Brittany C. Belcher

An Equipment Care Reliability Engineer at International Paper’s Valliant Mill in Hugo, Oklahoma, Brittany Belcher has been fascinated with equipment, processes, and how machines work since she saw shows like How It’s Made and Unwrapped on television.

“Mechanical engineering seemed like it would be a good fit, because it played to my strong suits of math and science while also challenging me technically,” said Belcher, who is also serves as the mill’s Preventative Maintenance Leader. “I also liked that mechanical engineering had such a broad range of job possibilities in the field.”

BelcherShe visited the Louisiana Tech campus with a friend and an alum in 2009 and was intrigued, during a tour of the College of Engineering and Science, by the hands-on problem solving that was integrated into the freshman curriculum.

“I was also impressed that students had the opportunity to work with a lathe in the machine shop and could participate in competitive competitions like Eco-Car and Concrete Canoe,” Belcher said. “The small classes, combined with an open-door policy, led to a more personalized learning experience, which I really liked.”

The College’s Grand Challenge Scholar Program broadened her viewpoint of engineering.

“It helped me realize that many problems require you to understand the qualitative and quantitative analysis to create sustainable solutions,” she said. “My favorite part of the program was participating in the Top Dawg Competition with Kendall Belcher (another Tech alum) and qualifying to compete in New Venture Championship.”

While it was that experience that encouraged her to get her MBA with a concentration in marketing analysis. It was her overall Tech experience that encouraged her to be a leader and servant.

“Tech’s Society of Women Engineers was a huge passion of mine,” she said. “I served in several leadership roles and eventually took the role of president. During that time, I learned the importance of helping others and giving back to the community. We hosted professional development workshops for students, worked with the National Society of Black Engineers (NSBE) to launch the Recycling Program, and held and participated in community events such as Girl Scouts Day, Tech Beautification, Relay For Life, Earth Week, and Big Event.”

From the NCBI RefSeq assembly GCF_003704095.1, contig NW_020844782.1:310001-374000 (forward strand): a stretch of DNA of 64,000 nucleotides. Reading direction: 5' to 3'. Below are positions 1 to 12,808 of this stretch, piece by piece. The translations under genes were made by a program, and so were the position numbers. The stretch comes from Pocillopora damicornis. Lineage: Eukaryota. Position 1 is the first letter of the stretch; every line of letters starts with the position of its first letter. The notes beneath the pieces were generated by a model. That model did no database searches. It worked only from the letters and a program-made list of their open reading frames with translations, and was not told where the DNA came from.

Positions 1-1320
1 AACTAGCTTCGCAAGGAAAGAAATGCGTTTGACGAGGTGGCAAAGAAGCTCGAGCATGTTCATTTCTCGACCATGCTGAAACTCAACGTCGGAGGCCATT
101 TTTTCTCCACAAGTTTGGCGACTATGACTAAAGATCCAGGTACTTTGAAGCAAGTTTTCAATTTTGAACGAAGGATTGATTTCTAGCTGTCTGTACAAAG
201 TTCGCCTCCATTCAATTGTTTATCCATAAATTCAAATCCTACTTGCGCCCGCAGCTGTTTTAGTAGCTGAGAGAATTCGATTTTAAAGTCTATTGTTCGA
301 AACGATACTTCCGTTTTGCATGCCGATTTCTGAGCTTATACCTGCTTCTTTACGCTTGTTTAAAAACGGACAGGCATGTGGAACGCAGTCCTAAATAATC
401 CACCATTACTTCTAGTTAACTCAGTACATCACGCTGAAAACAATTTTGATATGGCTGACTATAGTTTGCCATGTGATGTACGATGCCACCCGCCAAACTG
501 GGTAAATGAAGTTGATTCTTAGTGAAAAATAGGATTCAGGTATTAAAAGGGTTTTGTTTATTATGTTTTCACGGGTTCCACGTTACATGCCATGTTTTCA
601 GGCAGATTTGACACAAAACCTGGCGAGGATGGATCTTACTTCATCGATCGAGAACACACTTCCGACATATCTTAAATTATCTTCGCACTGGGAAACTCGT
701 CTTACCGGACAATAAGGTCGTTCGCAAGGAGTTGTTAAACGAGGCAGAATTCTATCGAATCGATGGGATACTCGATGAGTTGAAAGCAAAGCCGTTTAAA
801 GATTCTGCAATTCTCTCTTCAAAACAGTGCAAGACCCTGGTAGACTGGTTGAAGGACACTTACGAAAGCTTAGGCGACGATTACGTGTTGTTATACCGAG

Her current job with International Paper includes optimizing the plant’s equipment maintenance strategies with the goal of achieving zero unscheduled downtime.

“To do this,” she said, “I identify gaps in our equipment care program, then I work with teams around the mill to develop effective, sustainable solutions that will ensure equipment reliability. The key to success in my role is to have buy-in at all levels of the mill from maintenance to management, and to ensure that we are continually implementing best practices.”

One way Brittany strives to make sure her company aims to do its best is by “keeping our Computerized Maintenance Management Systems (CMMS) up-to-date and efficient for all end-users,” she said.

She monitors this on a daily basis, she said, to assure International Paper has “an accurate database of equipment maintenance history; by doing so, we have better data for equipment failure analysis, allowing us to create more optimal equipment care routes.

“Mechanical engineering is a challenging but very rewarding degree,” Brittany said. “No matter what you plan to do with your degree, it will be important to work with others. Make sure you get involved in extracurricular activities and work on developing your leadership, teamwork, and communication skills.”